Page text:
This is a "memo" that was reportedly leaked from Micrsoft to the press. Of course, it reads more like a press release. Do you have any thoughts on this. Like, what exactly is Microsoft doing in terms of Web services. I found this memo and its direction very unclear and full of buzzwords.

On another point, Microsoft seems to be announcing recent partnerships with an inordinate number of ECM companies. Is all that related to the info in this memo? Don't know but I've seen stuff from Open Text, Interwoven, and some others lately talking about how they are getting closer to Microsoft. A lot of this seems based on SharePoint 12, which actually seems like a pretty decent ECM-lite system in its own right. So, what is Microsoft going to do for all these partners?
Please post, I'm looking for some insights. If you happen to have experience with Eastman Software, feel free to post as well, as some historical Microsoft ECM perspective would be helpful as well.



Monday, November 07, 2005

Database Wars

In case you're tracking these things for ECM purposes - and if you following the ECM market, you probably should be, here's a story on Microsoft's upcoming new version of SQL, along with some commentary on database market share.

Friday, November 04, 2005

Digital Paper

Some more good stuff on one of our favorite technologies. I saw some of this digital paper in its early states at Xerox in Rochester a couple years ago. This is the medium for digital books that I want.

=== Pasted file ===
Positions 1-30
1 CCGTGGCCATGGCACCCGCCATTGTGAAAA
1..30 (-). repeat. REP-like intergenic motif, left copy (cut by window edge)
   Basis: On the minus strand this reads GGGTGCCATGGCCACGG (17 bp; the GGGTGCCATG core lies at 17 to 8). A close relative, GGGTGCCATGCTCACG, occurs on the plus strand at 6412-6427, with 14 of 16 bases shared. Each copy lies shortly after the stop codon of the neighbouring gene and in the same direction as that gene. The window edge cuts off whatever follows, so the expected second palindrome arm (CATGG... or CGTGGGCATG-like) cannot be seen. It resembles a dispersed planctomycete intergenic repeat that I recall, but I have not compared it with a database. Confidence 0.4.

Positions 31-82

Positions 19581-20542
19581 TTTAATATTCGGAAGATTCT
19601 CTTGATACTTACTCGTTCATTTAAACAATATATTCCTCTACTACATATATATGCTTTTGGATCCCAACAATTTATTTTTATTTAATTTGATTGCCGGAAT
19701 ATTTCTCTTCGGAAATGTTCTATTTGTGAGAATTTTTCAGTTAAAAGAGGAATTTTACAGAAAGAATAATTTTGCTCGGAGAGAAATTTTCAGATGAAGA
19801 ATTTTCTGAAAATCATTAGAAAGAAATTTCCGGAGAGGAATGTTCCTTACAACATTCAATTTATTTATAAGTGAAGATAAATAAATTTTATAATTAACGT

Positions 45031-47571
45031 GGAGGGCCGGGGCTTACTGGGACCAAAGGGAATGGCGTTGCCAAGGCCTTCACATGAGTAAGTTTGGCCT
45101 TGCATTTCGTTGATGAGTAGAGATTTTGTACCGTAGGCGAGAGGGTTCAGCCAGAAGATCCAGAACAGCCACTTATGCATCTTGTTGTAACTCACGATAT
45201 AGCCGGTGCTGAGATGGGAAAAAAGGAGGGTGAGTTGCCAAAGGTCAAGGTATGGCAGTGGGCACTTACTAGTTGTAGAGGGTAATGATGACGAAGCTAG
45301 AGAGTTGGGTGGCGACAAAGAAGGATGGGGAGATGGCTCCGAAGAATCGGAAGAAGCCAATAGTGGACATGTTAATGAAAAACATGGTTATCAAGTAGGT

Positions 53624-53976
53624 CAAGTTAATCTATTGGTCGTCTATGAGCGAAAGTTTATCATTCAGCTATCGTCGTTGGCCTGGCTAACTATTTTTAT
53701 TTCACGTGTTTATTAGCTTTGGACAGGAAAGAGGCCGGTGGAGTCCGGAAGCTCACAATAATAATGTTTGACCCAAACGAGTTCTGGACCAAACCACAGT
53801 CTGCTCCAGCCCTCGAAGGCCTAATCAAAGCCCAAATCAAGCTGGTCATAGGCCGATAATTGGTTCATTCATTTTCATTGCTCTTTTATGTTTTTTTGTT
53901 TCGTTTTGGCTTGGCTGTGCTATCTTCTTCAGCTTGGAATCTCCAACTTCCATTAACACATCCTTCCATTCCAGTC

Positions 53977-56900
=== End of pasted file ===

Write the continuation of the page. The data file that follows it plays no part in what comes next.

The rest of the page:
Konica Minolta

This kind of sounds similar to what is happening at Kodak... Konica Minolta seens to be doing fairly well everywhere but being sunk by its film business.

Automy Verity

Apparently, Autonomy is buying Verity

Tucci in Forbes

From Joe Tucci's recent interview on Forbes.comPosted in the "Infoimaging" section no less. Perhaps Document Imaging Report is too narrow of a name. Seriously, does InfoImaging Report turn you on? I kind of like it.

Anyways, here's Tucci's quote on Captiva from the Forbes story. (preceded by the question.)

FDC: Speaking of which, why did you decide to pay $375 million for Captiva?

JT: Captiva is clearly a big worldwide leader in image and image-capture management. In round numbers, Captiva brings in about $100 million in revenue. But still no company has a 20% share of this market. It's very fragmented. So we're adding beef to our market share. We'll capture the images, and then we'll make sure all these images are properly archived. This is critical to us.

First off we love the way the question says $375 million. I mean what's an extra $100 million (we assume this was a typo, as the announced price of the deal was $275 million) when you are talking to EMC. Heck, three years ago, they could have bought InputAccel for like $10 million probably, but they really didn't seem to bat an eyelash when we asked about that. These guys netted over $300 million in income last quarter.

We also like the 20% market share part. Where's that coming from? Did they pick it up from DIR, from Harvey Spencer Assocaites perhaps? Just cuious as to what Mr. Tucci is reading these days.


Thursday, November 03, 2005

ECM Mergers

So, we've all heard the FileNET/Oracle rumor. Reason I don't like it was because FileNET just announced some sort of integration to SharePoint. How about Oracle/EMC? Now, that's something that might make sense. It would definitely set up well as an IBM competitor and then that would leave only Microsoft to gets its ECM act together and we'd have our three major database competitors all moved over into the ECM space.